Archetypal Analysis is an unsupervised learning algorithm that postulates that each of our set of observations is some combination of some number, K, “pure subtypes,” or archetypes. I’ll also refer to these as prototypes. In the simple case of adult human faces, you can imagine that there might be a prototypical face for each gender and ethnicity, and then every human being can be modeled as some combination of these prototypes. Similar to non-negative matrix factorization, we start by modeling our data, X, as the result of multiplying some matrix of weights, W, by the prototypes, H:
- X is sized N x p, number of observations x number of features
- W is sized N x r, number of observations x number of prototypes
- H is sized r x p, number of prototypes x number of features
- We assume that the number of prototypes, r is less than or equal to N, our number of observations. It makes sense that in the case of r = N, each prototype is just an observation itself!
- The number of prototypes, r, can be greater than the number of features, p. In the case of faces, this is saying that the number of prototype faces can be greater than the number of pixels in the image.
Since a negative weight doesn’t make much sense, in this algorithm we assume that our weights are greater than (or equal to) zero. We also assume that, if we sum up a row of weights defining a particular observation, we must get a value of 1. Intuitively, the weights would be saying “this observation is 50% Prototype 1, 25% prototype 2, 25% protype N, and so adding up all of these weights we want to get a value of 1 (100%). We can still have some weights set to zero (for example, if there was an alien face prototype in the mix, a human observation would (hopefully) have the weight for this prototype as zero. We are modeling each of our observations as some convex combination of the subtypes. We also can say that:
and I (think) that B is akin to the inverse of W, in ICA we would call this the “unmixing matrix.” The values in this matrix B need to equivalently be positive, and it is size r x N. Here we are modeling the prototypes as convex combinations of our original data! That’s pretty neat. With the two equations above, we can come up with an incredibly simple way to solve for W and B. Since we want WH (or WBX) to best approximate X, to solve for W and B we can minimize the function that subtracts WH from X. If X - WH is zero, that means that our prototypes and weights approximate the data perfectly. As the value gets larger, we obviously aren’t doing as good a job:
The second equation simply comes from substituting in BX for H. We are taking the L2 norm (the euclidean distance, meaning that we find the difference between each feature vector by subtraction, square this value so it’s positive, and then take the square root of the entire thing. We minimize this function in an alternating fashion, and while each separate minimization involves a convex optima, the overall problem is not convex, and so we usually converge to a local minimum.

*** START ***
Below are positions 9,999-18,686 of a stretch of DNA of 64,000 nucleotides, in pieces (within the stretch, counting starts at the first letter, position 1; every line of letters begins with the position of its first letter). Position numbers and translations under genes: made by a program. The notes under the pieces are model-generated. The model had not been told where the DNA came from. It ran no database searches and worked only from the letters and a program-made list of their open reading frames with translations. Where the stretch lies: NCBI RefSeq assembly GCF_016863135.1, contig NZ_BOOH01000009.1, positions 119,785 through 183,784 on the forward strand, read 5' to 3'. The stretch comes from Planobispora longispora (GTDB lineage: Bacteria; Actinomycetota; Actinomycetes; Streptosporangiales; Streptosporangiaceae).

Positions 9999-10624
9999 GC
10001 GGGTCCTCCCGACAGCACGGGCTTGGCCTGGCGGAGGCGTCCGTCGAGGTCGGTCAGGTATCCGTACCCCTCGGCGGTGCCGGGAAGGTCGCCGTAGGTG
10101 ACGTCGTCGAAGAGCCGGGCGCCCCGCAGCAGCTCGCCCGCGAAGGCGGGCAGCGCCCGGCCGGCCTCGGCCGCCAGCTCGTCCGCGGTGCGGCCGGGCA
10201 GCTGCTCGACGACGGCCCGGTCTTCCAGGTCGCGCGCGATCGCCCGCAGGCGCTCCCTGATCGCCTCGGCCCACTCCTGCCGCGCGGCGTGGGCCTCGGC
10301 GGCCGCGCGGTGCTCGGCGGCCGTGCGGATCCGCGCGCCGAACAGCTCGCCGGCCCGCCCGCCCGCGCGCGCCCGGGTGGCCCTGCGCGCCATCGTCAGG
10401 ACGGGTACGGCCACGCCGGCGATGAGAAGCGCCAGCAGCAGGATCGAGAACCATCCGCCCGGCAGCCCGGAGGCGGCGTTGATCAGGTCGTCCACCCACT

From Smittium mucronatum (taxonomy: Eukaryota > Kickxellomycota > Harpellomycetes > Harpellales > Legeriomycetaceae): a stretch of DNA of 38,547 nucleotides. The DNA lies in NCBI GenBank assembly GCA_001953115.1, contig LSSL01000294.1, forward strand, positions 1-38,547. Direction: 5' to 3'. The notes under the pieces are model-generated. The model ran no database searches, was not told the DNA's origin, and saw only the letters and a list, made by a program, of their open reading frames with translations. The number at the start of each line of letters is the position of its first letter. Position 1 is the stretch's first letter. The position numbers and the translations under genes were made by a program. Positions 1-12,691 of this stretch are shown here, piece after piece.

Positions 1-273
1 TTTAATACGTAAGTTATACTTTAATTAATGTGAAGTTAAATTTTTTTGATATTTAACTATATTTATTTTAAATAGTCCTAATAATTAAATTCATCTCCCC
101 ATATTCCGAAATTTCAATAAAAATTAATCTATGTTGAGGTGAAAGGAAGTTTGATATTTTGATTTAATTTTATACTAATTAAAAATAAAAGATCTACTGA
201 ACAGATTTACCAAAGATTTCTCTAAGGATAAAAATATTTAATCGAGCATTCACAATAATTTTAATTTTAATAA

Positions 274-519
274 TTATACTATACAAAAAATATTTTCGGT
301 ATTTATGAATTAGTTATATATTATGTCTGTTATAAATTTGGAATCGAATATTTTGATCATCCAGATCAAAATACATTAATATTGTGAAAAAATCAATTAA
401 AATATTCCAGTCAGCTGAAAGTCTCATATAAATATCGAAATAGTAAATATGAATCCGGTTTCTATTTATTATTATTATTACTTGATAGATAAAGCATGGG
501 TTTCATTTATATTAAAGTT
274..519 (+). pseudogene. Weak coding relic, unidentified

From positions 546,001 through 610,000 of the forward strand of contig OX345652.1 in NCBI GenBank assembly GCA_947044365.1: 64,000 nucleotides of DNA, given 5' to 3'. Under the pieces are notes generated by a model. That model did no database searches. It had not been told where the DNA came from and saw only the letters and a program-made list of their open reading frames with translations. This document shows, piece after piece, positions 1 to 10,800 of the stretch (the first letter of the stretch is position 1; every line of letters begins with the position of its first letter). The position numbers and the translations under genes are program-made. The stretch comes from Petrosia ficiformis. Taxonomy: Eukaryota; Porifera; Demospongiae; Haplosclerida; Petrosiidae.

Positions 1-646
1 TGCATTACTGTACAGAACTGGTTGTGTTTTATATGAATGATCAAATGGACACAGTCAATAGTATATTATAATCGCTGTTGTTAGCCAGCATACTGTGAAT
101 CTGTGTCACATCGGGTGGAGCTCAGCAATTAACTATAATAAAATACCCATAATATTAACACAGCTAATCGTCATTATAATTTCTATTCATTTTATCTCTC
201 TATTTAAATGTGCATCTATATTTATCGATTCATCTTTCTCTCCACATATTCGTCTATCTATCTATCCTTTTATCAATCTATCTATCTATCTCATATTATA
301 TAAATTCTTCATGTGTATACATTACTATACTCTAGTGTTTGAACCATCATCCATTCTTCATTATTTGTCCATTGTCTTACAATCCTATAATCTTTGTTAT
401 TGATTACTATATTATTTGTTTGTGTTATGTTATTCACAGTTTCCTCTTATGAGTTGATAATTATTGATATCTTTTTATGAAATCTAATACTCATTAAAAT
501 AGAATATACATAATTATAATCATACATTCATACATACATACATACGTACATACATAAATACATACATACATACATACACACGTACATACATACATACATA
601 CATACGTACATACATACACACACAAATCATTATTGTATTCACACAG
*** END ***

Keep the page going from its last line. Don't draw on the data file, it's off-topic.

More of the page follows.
Achetypal Analysis is sort of like K-Means
The picture below shows Archetypal analysis (top row) compared to K-Means clustering (bottom row) on the same dataset for different values of K archetypes or clusters. What I notice from this is that Archetypal analysis gets at the “extremes” in the dataset (notice how the archetypes, the red points, are around the edges?) while K-means centroids (the blue points) try harder to get the most average representations. Thank you again to the ESL book for this photo! Statistics / machine learning / informatics students everywhere are thankful for your loveliness:
With this understanding, how would you hypothesize archetypal analysis would perform when applied to learning a dataset of pictures of numbers?
If you guessed that the resulting archetypes are “extreme” threes, you are correct. The picture above doesn’t show any “average” looking 3’s: they are all super long, super thin, super fat, etc. Those are some **extreme 3’s! :) As is the case for all these methods, I have not discussed how to decide on the number of prototypes, or the number of components. There are methods to come up with a good number, to be discussed in a different post.
Sochat, Vanessa. "Archetypal Analysis." @vsoch (blog), 24 Jul 2013, https://vsoch.github.io/2013/archetypal-analysis/ (accessed 28 Sep 23).